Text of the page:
A word about hyacinth glasses


The English are particularly fond of the Hyacinth. It is a domestic flower—a sort of parlour pet. When in “close city pent” they transfer the bulbs to glass vases (Hyacinth glasses) filled with water, and place them in their windows in the winter.
David Lester Richardson, Flowers and Flower-Gardens (1855)

Please indulge me as I continue to rant about one of my favorite obsessions.

French examples

Forcing hyacinth bulbs on specially-made glasses originated, as you might suppose, with the Dutch. It had become common by the middle of the eighteenth century; Madame Pompadour is said to have had about 200 hyacinths going on glass at one time. The vases/glasses were produced throughout Western Europe, but most famously in Britain and France. Ceramic examples produced by Sevres, Wedgwood, Derby, and Staffordshire can be found in museums and antique showrooms; these often included apparatuses for holding the flower stems up once they had bloomed (this can be somewhat of a problem).

English vases

Hyacinths, like tulips, had become commonplace by the nineteenth century and many households had them growing in pots and glasses inside. It’s thought they may have helped with stuffy houses and apartments. (No Glade plug-ins available in those days.) I suppose the oldest of the hyacinth glasses/vases I’ve been able to find (some are shown at the top of this) might date to the late nineteenth century, though I’m hesitant to believe anything I read on ebay. These come in squat, bulbous forms, and tall, columnar forms. They are thick glass, with bubbles, plenty of irregularities, and, often, rough pontil breaks on the bottom (where the glassblower’s stick separates from the vessel). I also have a clear glass Dartington vase, probably mid-twentieth century.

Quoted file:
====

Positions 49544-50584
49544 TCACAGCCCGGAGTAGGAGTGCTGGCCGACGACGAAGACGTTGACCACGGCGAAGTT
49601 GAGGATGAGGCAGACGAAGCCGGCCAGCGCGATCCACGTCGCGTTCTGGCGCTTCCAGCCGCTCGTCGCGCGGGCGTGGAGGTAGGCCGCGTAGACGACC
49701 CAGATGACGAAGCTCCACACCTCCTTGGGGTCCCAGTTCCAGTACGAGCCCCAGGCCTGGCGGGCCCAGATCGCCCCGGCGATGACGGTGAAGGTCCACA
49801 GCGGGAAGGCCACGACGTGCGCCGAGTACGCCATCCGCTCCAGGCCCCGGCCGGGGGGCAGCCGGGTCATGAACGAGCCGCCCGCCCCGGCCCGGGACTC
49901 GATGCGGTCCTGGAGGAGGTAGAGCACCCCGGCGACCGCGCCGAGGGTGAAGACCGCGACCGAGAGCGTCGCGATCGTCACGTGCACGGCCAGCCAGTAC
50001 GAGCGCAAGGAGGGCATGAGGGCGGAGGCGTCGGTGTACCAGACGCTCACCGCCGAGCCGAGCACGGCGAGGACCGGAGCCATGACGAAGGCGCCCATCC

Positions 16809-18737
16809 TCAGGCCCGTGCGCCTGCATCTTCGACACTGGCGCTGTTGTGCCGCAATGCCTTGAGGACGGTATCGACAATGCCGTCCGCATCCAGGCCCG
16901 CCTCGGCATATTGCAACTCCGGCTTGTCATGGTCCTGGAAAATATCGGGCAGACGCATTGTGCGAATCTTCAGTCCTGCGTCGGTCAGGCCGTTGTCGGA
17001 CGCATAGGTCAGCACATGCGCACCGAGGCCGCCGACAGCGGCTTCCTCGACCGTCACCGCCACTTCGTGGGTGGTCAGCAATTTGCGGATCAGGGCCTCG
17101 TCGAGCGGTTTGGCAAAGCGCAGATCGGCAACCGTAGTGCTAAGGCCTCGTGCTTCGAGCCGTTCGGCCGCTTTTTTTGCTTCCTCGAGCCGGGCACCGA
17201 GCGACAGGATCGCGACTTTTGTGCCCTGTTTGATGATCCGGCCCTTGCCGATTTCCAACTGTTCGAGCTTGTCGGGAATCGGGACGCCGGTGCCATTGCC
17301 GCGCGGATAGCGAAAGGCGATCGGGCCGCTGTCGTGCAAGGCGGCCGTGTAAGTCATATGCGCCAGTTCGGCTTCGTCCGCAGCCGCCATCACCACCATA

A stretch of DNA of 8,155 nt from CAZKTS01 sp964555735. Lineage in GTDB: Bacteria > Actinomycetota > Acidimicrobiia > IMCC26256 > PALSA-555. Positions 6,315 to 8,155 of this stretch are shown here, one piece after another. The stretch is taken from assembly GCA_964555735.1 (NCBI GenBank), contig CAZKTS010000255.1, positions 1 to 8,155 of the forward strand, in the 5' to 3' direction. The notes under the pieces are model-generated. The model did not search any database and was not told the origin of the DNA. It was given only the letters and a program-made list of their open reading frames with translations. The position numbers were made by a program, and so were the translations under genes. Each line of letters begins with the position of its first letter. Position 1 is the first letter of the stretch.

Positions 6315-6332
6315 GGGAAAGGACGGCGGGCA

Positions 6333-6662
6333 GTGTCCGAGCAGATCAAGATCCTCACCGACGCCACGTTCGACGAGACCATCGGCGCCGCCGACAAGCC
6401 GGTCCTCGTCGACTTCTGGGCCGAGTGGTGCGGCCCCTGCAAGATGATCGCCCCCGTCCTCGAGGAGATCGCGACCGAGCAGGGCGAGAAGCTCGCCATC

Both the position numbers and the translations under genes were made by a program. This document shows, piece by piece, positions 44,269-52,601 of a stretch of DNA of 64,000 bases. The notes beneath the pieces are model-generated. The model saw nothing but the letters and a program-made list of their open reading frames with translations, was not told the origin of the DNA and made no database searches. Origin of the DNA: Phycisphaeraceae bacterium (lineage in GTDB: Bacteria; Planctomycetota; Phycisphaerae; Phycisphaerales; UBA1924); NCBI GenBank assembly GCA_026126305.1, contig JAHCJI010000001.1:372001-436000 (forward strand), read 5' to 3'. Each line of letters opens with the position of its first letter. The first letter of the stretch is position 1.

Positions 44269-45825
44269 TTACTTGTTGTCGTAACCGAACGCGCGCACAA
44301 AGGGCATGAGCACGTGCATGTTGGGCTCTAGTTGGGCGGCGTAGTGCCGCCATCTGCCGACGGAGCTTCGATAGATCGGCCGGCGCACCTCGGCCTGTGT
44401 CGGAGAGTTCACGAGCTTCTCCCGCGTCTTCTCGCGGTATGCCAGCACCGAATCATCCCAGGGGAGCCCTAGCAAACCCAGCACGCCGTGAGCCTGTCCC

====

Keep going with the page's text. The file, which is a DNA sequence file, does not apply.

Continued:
The most inexpensive, yet still nice-looking vases might be the crackle glass ones I bought from a semi-forgotten vendor whose name might be Stillwell (though I can’t find it on the web). As little as three years ago, the vintage examples might be found on ebay for less than $20; now they go for considerably more, and most must be purchased from U.K. sellers, thus adding a hefty shipping fee. The urge to collect—it must be satiated. Anybody else know more about these?

A word about the two borrowed images (the one at top shows some of my glasses). The others are from this website, authored by Dutch enthusiast and collector Wim Granneman.

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Elizabeth Licata

Elizabeth Licata has been a regular writer for  Garden Rant since 2007, after contributing a guest rant about the overuse of American flags in front gardens. She lives and gardens in Buffalo, N.Y., which, far from the frozen wasteland many assume it to be, is a lush paradise of gardens, historic architecture, galleries, museums, theaters, and fun. As editor of Buffalo Spree magazine,  Licata helps keep Western New Yorkers apprised about what is happening in their region. She is also a freelance writer and art curator, who’s been published in Fine Gardening, Horticulture, ArtNews, Art in America, the Village Voice, and many other publications. She does regularly radio segments for the local NPR affiliate, WBFO.

Licata is involved with Garden Walk Buffalo, the largest free garden tour in the US and possibly the world,and has written the text for a book about Garden Walk. She has also written and edited several art-related books. Contact Elizabeth: ealicata at yahoo.com


  1. I’m kicking myself because I think there were tons of these in my grandmas’s house. When we cleaned out the piles of crap I remember saying what would this strangely shaped vase be for? It’s too small to hold more than a flower or two and short ones at that. Now I want some and I’m not paying $20 (or more!) a glass!

  2. Ha! I just added the link. That’s where I got some images. Not a lot out there about these on the internet, take it from me, the obsessed one.

    I will email him. I wonder if he would sel me some. Though I like the crude English glass ones best.

  3. Great post, Elizabeth… it’s fun to read about these things. I like the French brown-and-blue ones the best, although they probably best show off just a limited color range of hyacinths.

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